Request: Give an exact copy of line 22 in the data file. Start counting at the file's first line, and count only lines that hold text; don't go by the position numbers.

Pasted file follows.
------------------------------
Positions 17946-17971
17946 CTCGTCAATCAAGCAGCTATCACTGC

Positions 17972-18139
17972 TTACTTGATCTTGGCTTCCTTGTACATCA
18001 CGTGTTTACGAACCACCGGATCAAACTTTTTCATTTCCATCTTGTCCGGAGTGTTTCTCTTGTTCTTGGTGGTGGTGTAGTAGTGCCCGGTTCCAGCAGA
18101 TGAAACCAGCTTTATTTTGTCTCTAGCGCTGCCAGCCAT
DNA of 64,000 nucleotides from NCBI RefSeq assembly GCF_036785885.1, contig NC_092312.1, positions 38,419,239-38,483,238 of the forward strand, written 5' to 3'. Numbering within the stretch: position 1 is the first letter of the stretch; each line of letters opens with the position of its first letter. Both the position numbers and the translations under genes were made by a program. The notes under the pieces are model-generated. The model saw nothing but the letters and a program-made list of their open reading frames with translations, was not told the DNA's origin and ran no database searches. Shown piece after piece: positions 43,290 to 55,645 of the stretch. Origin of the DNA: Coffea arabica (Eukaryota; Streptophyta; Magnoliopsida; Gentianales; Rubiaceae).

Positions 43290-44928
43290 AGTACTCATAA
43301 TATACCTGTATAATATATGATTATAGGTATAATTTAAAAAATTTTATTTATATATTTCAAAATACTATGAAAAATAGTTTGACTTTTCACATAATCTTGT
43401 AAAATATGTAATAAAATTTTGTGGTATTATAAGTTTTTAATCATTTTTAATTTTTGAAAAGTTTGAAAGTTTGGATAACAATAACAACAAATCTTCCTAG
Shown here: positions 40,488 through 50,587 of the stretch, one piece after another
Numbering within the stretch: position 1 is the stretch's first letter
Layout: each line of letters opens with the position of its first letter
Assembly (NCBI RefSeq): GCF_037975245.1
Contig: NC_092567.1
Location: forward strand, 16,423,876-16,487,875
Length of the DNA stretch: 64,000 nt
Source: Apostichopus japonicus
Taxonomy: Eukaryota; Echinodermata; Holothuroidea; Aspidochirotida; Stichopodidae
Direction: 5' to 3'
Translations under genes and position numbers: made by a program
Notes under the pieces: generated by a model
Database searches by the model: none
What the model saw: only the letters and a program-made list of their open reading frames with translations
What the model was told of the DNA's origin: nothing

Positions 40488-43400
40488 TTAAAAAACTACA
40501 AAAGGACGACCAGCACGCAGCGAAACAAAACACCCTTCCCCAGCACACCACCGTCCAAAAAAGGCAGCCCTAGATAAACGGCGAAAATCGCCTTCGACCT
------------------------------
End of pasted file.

Translations under genes and position numbers: made by a program